The Map object is similar to dictionary in Python. It maps arbitrary values as keys to their values. The optional argument to the Map() constructor is an iterable object that yields two-element array [key, value].

let m = new Map(); // Empty map
let m2 = new Map([
  ['one', 1],
  ['two', 2]
]);  // A map with two elements
let mCopy = new Map(m2); // A map with elements copied from m2
let o = {x: 1, y: 2, z: 3}; // An object with three properties
let m3 = new Map(Object.entries(o)); // A map from object

You can query the value associated with a given key with the get() method and add a new key/value pair with the set() method. Multiple key/value pairs can be added to the map by chaining the set() method. The has() method checks whether a map includes the specified key, comparing the keys by identity ===. The delete() method removes the specified key and its associated value, while clear() removes all key/value pairs from the map. The size property returns the number of keys that a map contains.

m.set('one', 1); // Add the key 'one' to the value 1
m.set('two', 2); // Add another key/value pair
m.set('three', 3).set(false, 4); // Add multiple key/value pairs
m.size; // => 4
m.set('one', true); // Change the value associated with existing key
m.get('two'); // => 2
m.get(false); // => 4
m.get('four'); // => underfined
m.has('one'); // => true
m.has(true); // => false: the map does not have a key true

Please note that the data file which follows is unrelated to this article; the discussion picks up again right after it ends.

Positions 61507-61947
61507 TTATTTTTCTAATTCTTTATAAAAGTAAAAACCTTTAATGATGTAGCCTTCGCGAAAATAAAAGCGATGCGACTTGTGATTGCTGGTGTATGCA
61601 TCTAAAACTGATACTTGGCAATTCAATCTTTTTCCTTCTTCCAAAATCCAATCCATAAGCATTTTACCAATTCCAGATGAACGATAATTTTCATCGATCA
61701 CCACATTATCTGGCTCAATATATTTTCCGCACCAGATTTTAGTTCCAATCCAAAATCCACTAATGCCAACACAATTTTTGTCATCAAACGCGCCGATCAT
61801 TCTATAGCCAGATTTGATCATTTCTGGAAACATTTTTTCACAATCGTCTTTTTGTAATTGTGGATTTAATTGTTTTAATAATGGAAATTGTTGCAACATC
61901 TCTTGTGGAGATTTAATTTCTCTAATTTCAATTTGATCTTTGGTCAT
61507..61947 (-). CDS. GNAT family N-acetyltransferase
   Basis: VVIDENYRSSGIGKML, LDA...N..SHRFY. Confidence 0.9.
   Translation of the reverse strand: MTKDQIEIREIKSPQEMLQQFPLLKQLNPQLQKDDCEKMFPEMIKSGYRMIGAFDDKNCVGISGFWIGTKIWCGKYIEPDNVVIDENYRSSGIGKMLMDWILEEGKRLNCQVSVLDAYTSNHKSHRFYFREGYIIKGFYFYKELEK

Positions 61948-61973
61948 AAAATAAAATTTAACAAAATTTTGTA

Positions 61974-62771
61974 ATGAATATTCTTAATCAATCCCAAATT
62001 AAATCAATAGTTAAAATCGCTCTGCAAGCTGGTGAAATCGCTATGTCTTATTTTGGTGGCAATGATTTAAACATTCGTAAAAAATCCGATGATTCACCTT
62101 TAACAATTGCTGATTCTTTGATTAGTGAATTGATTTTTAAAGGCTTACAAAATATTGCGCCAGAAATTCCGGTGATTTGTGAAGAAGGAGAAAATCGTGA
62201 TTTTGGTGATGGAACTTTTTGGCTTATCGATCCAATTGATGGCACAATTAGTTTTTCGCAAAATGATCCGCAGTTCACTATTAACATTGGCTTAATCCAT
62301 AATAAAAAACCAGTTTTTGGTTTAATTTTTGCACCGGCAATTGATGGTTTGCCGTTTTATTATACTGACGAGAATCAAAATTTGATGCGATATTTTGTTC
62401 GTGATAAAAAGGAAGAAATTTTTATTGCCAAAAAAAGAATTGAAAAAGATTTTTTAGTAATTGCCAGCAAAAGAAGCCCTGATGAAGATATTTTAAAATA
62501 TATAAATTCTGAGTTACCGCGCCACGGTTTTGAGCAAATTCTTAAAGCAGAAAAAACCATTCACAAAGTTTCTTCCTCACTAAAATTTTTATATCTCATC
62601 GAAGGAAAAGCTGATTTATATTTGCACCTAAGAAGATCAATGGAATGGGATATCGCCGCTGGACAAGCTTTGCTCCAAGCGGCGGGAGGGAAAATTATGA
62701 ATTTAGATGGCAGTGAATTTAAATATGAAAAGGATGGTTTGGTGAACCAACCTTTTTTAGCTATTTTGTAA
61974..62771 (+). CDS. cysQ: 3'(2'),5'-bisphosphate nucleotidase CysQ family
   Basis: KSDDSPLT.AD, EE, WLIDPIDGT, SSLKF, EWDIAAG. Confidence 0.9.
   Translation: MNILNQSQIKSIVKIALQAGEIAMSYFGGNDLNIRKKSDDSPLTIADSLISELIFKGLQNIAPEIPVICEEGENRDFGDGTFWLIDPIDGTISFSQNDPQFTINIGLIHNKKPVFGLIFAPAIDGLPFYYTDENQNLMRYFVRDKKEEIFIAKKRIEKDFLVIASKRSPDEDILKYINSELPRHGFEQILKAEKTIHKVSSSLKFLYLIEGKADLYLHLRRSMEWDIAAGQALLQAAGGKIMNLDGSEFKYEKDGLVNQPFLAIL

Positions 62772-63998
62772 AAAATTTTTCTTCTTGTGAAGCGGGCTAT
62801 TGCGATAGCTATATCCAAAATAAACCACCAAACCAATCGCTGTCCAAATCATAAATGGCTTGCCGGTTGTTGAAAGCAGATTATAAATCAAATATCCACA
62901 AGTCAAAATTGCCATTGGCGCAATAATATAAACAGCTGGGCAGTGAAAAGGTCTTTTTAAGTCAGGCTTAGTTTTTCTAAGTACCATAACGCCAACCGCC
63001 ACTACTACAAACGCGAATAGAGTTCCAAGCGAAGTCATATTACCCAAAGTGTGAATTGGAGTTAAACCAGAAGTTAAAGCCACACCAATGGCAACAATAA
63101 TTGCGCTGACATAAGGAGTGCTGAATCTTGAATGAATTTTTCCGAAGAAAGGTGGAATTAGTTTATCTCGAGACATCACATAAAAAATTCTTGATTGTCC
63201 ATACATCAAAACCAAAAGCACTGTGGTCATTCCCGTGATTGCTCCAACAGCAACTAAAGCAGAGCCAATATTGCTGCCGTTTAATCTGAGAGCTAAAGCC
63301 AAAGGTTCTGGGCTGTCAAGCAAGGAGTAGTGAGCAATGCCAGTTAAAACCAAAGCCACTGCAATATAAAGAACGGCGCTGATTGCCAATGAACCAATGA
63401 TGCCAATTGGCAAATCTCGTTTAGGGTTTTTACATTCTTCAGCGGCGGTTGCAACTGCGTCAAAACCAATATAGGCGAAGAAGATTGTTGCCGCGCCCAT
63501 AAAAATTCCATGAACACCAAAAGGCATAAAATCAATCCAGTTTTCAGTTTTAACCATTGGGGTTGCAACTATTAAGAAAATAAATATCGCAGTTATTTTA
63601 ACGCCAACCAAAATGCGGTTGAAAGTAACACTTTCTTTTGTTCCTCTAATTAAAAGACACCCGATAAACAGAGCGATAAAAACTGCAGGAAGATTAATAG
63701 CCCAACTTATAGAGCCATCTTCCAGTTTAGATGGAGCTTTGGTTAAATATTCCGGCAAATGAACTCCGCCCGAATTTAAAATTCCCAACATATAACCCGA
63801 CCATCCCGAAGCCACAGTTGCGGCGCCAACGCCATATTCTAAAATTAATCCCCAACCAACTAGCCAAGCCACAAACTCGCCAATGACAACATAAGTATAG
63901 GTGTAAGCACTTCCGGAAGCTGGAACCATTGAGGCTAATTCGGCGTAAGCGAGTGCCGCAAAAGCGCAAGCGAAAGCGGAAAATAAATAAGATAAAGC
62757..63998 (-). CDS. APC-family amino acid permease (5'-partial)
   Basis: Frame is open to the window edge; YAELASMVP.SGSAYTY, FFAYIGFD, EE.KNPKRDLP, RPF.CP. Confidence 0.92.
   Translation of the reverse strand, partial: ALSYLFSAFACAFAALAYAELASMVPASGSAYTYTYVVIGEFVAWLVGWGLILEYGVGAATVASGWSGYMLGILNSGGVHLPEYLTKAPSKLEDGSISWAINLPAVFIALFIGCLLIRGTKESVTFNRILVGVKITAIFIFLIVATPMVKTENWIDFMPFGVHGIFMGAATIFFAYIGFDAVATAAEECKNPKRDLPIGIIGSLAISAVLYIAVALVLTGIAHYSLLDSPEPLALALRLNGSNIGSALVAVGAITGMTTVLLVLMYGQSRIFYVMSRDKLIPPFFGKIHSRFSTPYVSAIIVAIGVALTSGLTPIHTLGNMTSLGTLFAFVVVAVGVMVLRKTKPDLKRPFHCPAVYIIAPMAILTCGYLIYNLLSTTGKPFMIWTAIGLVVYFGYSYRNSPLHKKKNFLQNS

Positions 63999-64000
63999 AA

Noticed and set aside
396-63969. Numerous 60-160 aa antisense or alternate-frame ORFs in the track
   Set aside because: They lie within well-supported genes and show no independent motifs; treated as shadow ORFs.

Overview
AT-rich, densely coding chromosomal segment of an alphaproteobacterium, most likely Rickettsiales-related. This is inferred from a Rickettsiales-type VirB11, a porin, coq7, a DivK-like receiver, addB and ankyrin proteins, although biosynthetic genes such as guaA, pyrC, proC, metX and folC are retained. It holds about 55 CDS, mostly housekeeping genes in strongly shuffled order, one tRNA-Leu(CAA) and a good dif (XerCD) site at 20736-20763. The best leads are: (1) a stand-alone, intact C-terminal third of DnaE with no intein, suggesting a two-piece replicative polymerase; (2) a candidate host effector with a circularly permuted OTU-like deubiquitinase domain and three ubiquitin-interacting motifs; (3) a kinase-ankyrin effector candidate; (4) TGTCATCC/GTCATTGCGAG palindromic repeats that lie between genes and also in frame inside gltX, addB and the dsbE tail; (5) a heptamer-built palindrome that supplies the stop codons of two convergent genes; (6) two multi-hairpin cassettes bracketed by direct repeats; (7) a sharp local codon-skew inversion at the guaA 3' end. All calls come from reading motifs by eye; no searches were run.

m.delete('one'); // => true
m.delete('four'); // => false: the key does not exist
m.size; // => 3
m.clear(); // Remove all keys and values from the map
m.size; // => 0

Map objects are iterable, and each iterated value is a two-element array, where the first element is a key and the second is the value associated with the key. The Map class iterates in insertion order, with the most recently added pair appear the last in the sequence.

for (let [key, value] of m3) {
  console.log(key, value);

The spread operator returns an array of arrays with key/value pairs. The keys() and values() methods allow you to iterate keys and values in insertion order.

[...m3.keys()]; // => ['x', 'y', 'z']
[...m3.values()]; // => [1, 2, 3]
[...m3]; // => [['x', 1], ['y', 2], ['z', 3]]
[...m3.entries()]; // => [['x', 1], ['y', 2], ['z', 3]]

The forEach() method iterates over map elements in a similar way like sets and arrays do. However, note that the arguments are (value, key) instead of (key, value) as in the for/of loop. You can think of a map as a generalized array in which integer indices are replaced with arbitrary key values.

m3.forEach((value, key) => {
  console.log(key, value);

A WeakMap in JavaScript is similar to a regular Map, but it has a few differences:

  1. Key Constraints: Unlike a regular Map, where keys can be of any type, WeakMap keys must be objects.
  2. Weak References: WeakMap holds "weak" references to the keys, meaning that if there are no other references to a key, it can be garbage collected, allowing the memory associated with it to be freed.

The intended use of WeakMap is to allow you to associate values with objects without causing memory leaks. For example, you can cache the result of computation on some object for later reuse by storing the result in WeakMap with the object as the key and the result as the value. Such an operation will not prevent the object from being garbage collected.

let myWeakMap = new WeakMap();
let key1 = {};
let key2 = {};

myWeakMap.set(key1, 'value associated with key1');
myWeakMap.set(key2, 'value associated with key2');

myWeakMap.get(key1); // => 'value associated with key1'
myWeakMap.has(key2); // => true